ASDAD: Under the Hood

I figured it would be great to give you guys (and girls) a peek “under the hood” of ASDAD!

I’m aware that a number of you probably don’t care about this stuff  and that’s fine! I won’t feel offended if you skip most of this post or the complete thing entirely. This is meant to appeal to those who crave technical details, love  knowing how things are done or simply enjoy a good ol’ “behind the scenes”!

It’s all Smoke and Mirrors…

All-Stars Dungeons and Diamonds has been completely developed in an in-house engine called SAME that I started developing circa January 2013. Both projects have been growing together for the past 18 months (ASDAD was conceived a few months later, around May) benefiting from each other greatly.

I didn’t use an already available engine not because they were bad (a lot of them are actually great and most-likely better than SAME) but because I love/need to have control over the way everything works internally. This gives me the freedom to tweak/grow this framework according to my own needs and priorities. It’s also a fun challenge and something I’ve done in the past many times for other platforms or for other people.

The name SAME is an acronym that stands for “Smoke And Mirrors Engine” and was suggested over the #ludumdare IRC channel while discussing the name for my project with fellow game developers. If I recall correctly I was thinking on naming my engine SMOKE, which was probably a silly acronym for something I can’t quite remember, and someone said that “Smoke & Mirrors” would be cool… and I liked it! It’s a well-known phrase used to describe/mock how big magic shows work (although it’s also a metaphor for deception and lies, which is kinda the opposite of cool :/). So I took the suggestion and made an acronym out of it. Because that’s what I do. I love acronyms. Even silly ones… Especially silly ones.

You can also call it SAM, S&M, The-SAME-engine-I-use-in-my-other-projects, etc.

Feature-wise there’s a handful of things I wished SAME had, and other things that can (and will) be improved in a near future, but it currently works great for my needs.

Bug-hunting Goggles

ASDAD debugging session

ASDAD debugging session

So here’s a typical AI debugging session of the single player mode in ASDAD (where you race against the computer). This is what it looks like when I activate “Debug” mode in the project.

The first thing you’ll probably notice are the “bounding circles” around each element (a concept we borrowed from the bounding spheres in 3D engines, which are similar in principle to bounding boxes but can contain the object rotated at any angle) which we use to test visibility, and some bounding boxes for labels and “collision-able” elements.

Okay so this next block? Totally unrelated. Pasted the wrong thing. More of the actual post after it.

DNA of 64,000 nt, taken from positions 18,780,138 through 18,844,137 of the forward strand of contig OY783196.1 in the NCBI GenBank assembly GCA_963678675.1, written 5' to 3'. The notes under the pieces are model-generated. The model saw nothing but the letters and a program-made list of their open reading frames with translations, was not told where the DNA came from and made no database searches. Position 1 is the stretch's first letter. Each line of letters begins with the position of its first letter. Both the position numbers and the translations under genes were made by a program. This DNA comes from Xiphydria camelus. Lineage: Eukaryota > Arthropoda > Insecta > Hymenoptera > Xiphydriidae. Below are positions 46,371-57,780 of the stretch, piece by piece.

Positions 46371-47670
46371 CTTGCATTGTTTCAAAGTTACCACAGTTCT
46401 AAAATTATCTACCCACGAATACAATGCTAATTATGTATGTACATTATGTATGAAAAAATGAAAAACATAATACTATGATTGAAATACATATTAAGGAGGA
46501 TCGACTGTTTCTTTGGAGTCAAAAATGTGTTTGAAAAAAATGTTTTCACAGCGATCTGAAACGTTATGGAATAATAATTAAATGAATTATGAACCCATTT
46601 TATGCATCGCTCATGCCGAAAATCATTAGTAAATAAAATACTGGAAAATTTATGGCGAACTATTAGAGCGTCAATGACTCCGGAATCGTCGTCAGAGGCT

The thin vertical blue line shows a partition in the game space created by the collisions subsystem to cope with large maps and object-filled stages. The partition size can be tweaked depending on the map dimensions and average object size and helps reduce the amount of work done by the engine to detect and solve collisions.

Custom tailored

All of these “visual aids” are provided by the engine itself  for when we engage in bug hunting, but there are some additional debugging “markers” that you’ll notice in the screenshot that were developed particularly for ASDAD.

For instance barely visible in the image there’s two orange/yellow brackets around the item treasure box. This indicates that the AI is targeting the item (as it’s deemed as more valuable than the gems nearby) and it’s currently trying to reach it.

There’s also the arrows on the floor. They tell me the best direction of movement from any cell as computed by the AI, and create paths to the best locations in the maze. This is calculated based on the items and gems currently on the level as well as traps, walls, etc. There are several useful values computed by the AI that help with this process, like the “best reward” reachable from a given point and the distance to the nearest item. They also allows the AI opponent to evaluate the player’s position and compare its “strategic value” to their current location, helping them know when it’d be wise to swap places with you.

All of these aids have been terribly useful for debugging the game. Wrongly-placed collision boxes, layout problems and errors in the map navigation or item-targetting systems can all be detected with these tools.  In fact a lot of weird errors were caught this way in early stages of the development cycle.

I hope I can show you in future posts more of the internals of the game and the kind of things that are happening behind the scenes. There’s a lot of work involved in making things work properly that the player will probably never get to see!

Some Errors are easier to spot, and harder to forget...

Some Errors are meant to be Errors…



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